South Surrey’s Redwood Park is a forested enclave of calm

May 1, 2018 · Print This Article


Redwood Park contains a replica of a tree house where the founders of the park once lived.

Tiny Redwood Park in Surrey rates high on the list of undiscovered gems in our best-selling 52 Best Day Trips from Vancouver. Here’s why, including an update on its innovative and universally-accessible  children’s playground.

ACCESS: Redwood Park lies 35 kilometres south of Vancouver. Follow Highway 99 south to the King George Highway (Exit 10) in Surrey. Go south on King George to 16th Avenue, east to 176th Street, then north to 20th Avenue and east one block to the park’s main entrance. Alternatively, enter at the trailhead and small parking area on the north side of 16th Avenue just east of 177th Street.

To reserve the tree house, contact the Surrey parks and recreation office, 604-501-5050604-501-5050.


A palpable peace hangs in the air.

With spring now in full swing, it’s time to reflect on the natural bounty that surrounds Metro Vancouver.

One such place to experience these offerings lies in South Surrey.

Even long-time residents  are still amazed to discover hidden corners of this semirural landscape.

Visitors will heartily agree with a quotation from Robert Louis Stevenson on one of the park’s interpretive markers.

“It’s not so much for its beauty that the forest makes a claim on men’s hearts, as for that subtle something, that quality of air, that emanation from old trees that so wonderfully changes and renews a weary spirit,” declared the Scottish novelist and travel writer.

A century ago, twin brothers David and Peter Brown were given adjacent acreages by their father on the logged hillside above Hazelmere Valley, where they dwelled until 1958.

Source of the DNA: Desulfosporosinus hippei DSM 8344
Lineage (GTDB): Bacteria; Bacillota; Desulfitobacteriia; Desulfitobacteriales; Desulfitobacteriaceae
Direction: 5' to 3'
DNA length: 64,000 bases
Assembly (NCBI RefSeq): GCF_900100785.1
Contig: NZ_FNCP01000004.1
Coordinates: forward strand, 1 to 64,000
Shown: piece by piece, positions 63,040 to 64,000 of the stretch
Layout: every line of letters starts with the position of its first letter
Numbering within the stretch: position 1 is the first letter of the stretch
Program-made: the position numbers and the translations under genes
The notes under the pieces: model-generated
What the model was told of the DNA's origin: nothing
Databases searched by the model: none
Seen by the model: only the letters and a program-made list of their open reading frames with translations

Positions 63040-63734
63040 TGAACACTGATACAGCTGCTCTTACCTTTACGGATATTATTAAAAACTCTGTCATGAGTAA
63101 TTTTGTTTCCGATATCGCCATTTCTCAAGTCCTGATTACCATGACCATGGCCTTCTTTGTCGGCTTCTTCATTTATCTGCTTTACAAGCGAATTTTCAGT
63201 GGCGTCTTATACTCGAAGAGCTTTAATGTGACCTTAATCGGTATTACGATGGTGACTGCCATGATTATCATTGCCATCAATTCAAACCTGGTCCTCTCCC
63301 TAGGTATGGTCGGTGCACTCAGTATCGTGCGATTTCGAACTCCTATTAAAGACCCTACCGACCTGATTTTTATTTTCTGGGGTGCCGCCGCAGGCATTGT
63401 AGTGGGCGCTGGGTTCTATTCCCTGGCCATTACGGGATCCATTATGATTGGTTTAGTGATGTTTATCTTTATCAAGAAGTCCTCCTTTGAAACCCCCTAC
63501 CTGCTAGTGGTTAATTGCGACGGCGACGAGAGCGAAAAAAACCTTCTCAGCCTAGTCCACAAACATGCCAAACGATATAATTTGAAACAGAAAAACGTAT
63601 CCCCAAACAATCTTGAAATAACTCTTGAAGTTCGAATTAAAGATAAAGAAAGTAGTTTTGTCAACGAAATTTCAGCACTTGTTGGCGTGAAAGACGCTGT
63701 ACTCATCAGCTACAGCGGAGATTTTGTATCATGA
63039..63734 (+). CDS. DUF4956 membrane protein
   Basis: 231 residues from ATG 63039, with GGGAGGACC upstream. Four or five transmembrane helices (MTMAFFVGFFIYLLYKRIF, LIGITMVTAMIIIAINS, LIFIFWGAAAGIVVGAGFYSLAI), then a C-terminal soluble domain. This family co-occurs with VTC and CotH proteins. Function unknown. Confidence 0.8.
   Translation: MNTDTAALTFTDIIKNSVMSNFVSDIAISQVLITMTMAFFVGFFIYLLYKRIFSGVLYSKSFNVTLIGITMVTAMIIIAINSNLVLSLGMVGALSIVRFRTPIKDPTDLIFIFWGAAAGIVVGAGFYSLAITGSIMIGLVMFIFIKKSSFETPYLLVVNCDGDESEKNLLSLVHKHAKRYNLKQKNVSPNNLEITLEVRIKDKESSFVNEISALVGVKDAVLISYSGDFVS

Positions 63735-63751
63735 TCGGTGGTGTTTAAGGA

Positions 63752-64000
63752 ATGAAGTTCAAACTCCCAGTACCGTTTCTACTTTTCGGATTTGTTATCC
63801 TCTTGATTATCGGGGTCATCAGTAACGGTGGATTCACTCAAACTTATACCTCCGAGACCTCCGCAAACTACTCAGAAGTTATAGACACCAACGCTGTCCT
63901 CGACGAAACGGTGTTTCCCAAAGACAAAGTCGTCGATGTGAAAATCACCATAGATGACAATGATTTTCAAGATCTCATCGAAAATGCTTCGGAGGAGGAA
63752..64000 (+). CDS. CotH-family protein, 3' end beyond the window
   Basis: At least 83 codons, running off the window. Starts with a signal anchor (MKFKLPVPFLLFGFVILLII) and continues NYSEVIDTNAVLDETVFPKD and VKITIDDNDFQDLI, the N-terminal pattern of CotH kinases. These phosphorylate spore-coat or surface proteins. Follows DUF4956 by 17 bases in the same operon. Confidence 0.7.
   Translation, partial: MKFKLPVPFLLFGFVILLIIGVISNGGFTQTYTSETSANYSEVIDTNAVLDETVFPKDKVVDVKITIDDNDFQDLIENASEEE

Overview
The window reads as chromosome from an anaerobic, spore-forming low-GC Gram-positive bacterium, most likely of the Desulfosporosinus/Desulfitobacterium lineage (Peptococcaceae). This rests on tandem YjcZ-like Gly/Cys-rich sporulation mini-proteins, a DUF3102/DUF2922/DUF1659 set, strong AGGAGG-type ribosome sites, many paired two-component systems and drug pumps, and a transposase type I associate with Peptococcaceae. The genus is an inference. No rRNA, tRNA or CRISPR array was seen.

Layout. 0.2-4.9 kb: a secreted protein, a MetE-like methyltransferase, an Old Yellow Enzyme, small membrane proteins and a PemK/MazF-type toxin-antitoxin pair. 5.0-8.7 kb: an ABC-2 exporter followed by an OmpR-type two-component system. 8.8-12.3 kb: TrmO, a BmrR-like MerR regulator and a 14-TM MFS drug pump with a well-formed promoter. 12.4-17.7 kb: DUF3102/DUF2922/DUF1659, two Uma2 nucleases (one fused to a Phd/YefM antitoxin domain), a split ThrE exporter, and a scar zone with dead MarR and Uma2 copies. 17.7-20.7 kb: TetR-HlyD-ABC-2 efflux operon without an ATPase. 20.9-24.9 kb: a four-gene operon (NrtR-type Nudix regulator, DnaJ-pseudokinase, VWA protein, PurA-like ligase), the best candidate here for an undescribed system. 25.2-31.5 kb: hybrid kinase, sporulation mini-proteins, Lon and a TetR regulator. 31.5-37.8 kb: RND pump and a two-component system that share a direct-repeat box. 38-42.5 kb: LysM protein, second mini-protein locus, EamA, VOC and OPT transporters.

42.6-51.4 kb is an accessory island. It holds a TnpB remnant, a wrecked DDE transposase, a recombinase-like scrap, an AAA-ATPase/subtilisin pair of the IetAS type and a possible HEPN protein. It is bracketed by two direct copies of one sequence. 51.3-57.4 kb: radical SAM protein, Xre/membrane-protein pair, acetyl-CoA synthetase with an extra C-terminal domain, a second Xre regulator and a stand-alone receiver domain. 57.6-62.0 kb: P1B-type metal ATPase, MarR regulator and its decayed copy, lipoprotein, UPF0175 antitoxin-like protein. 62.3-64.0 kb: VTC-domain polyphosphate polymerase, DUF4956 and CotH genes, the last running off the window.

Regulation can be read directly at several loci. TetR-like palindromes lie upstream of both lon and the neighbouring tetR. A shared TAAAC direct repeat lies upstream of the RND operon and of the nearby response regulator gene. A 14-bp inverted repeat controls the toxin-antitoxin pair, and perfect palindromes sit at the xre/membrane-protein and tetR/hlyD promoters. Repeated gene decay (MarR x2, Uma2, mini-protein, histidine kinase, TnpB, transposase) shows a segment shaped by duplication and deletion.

Over the years, the twins set about reforesting the slopes with 32 species of trees native to North America, Europe, and Asia.

Among the most successful was the giant sequoia, or coast redwood, from which the park takes its name.

Other evergreens, such as incense and blue Atlas cedars, also thrived and attained sizable proportions.

Spreading chestnuts, maples, and elms border the fields cultivated by Hazelmere Organics.

One of Redwood Park’s unique attractions is a play space custom-designed for children with mobility challenges.

Surrey parks department operations manager Tim Neufeld told us that the focus on Redwood Park has been to meet universal access standards.

“We’ve improved the trails with better grades and made accessible picnic shelters; we’re slowly evolving the park into a destination for those with special needs,” he said.

The Browns probably would have approved of the inventive playground as much as the replica of a tree house where they once lived and which Surrey rebuilt in the 1980s for use by school groups, Boy Scouts, and Girl Guides.

The bachelor brothers were driven to build a cabin in the boughs of a Douglas fir after fire destroyed two previous dwellings.

Neufeld said the cabin could see better utilization, and plans are underway to use it to stage interpretive programs highlighting the park’s heritage and arboretum.
Original Article
Text CR Louise Christie
Photo CR Louise Christie


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